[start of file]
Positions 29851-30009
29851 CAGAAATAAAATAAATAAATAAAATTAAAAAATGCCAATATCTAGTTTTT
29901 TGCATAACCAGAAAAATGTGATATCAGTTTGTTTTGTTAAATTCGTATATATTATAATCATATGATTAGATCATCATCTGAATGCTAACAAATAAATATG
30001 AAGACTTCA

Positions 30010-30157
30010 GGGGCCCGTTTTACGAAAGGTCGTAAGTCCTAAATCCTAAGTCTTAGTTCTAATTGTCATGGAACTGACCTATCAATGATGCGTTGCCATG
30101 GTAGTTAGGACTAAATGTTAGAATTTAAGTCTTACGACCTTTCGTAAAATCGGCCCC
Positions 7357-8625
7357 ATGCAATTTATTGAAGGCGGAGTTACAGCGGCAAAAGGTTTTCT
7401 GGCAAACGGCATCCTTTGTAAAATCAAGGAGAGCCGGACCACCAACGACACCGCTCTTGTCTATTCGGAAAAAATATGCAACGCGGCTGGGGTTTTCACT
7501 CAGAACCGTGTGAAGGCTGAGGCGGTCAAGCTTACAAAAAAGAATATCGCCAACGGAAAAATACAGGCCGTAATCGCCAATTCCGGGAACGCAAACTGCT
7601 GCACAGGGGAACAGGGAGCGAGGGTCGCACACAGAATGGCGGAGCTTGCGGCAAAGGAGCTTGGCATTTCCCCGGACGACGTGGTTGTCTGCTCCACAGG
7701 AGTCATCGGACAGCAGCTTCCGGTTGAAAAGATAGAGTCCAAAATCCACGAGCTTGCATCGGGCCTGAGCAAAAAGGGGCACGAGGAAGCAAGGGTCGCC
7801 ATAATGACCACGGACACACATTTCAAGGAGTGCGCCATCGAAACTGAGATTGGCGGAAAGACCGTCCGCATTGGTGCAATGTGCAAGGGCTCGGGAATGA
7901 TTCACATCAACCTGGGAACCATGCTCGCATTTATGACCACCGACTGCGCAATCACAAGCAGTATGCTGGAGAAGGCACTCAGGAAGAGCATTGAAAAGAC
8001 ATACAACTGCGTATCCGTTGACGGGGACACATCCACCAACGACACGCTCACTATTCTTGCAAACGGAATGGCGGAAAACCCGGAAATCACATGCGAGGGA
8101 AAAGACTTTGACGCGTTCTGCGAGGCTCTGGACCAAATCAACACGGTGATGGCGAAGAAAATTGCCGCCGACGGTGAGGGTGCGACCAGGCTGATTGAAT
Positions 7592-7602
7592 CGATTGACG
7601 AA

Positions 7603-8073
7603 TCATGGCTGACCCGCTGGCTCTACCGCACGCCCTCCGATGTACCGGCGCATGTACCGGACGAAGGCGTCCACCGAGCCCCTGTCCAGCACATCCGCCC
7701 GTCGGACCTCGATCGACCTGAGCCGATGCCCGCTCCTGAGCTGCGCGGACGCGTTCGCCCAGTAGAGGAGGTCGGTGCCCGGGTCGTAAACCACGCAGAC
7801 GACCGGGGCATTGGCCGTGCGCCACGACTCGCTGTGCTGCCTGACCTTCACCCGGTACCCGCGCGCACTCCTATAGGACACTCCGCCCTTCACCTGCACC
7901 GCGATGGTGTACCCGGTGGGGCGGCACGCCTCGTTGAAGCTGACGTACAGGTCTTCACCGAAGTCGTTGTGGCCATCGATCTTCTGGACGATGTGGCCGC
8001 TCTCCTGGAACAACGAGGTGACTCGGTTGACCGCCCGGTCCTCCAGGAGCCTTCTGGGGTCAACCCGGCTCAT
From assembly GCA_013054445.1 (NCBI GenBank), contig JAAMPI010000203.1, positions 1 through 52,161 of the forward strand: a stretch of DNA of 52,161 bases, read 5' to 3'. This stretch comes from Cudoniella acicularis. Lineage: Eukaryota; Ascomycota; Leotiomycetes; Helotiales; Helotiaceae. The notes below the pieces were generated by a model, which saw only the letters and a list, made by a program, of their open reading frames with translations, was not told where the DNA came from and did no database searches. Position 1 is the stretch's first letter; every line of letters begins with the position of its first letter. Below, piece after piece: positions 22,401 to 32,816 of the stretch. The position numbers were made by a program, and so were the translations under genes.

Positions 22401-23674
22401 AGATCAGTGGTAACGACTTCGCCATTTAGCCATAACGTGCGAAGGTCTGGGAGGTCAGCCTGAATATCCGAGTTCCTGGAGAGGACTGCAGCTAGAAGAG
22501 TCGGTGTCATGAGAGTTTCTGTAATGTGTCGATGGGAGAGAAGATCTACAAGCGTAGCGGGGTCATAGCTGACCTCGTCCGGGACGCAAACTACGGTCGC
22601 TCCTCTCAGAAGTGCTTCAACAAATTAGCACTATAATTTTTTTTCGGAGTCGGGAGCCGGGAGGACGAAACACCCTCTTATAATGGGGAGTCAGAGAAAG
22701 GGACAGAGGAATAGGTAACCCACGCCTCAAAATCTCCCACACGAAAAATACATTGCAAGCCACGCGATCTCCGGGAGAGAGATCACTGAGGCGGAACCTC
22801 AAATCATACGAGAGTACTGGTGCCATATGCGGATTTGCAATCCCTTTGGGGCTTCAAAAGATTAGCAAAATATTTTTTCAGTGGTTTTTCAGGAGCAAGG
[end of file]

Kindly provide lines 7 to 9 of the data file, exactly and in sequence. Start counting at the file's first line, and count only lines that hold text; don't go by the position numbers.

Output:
30101 GTAGTTAGGACTAAATGTTAGAATTTAAGTCTTACGACCTTTCGTAAAATCGGCCCC
Positions 7357-8625
7357 ATGCAATTTATTGAAGGCGGAGTTACAGCGGCAAAAGGTTTTCT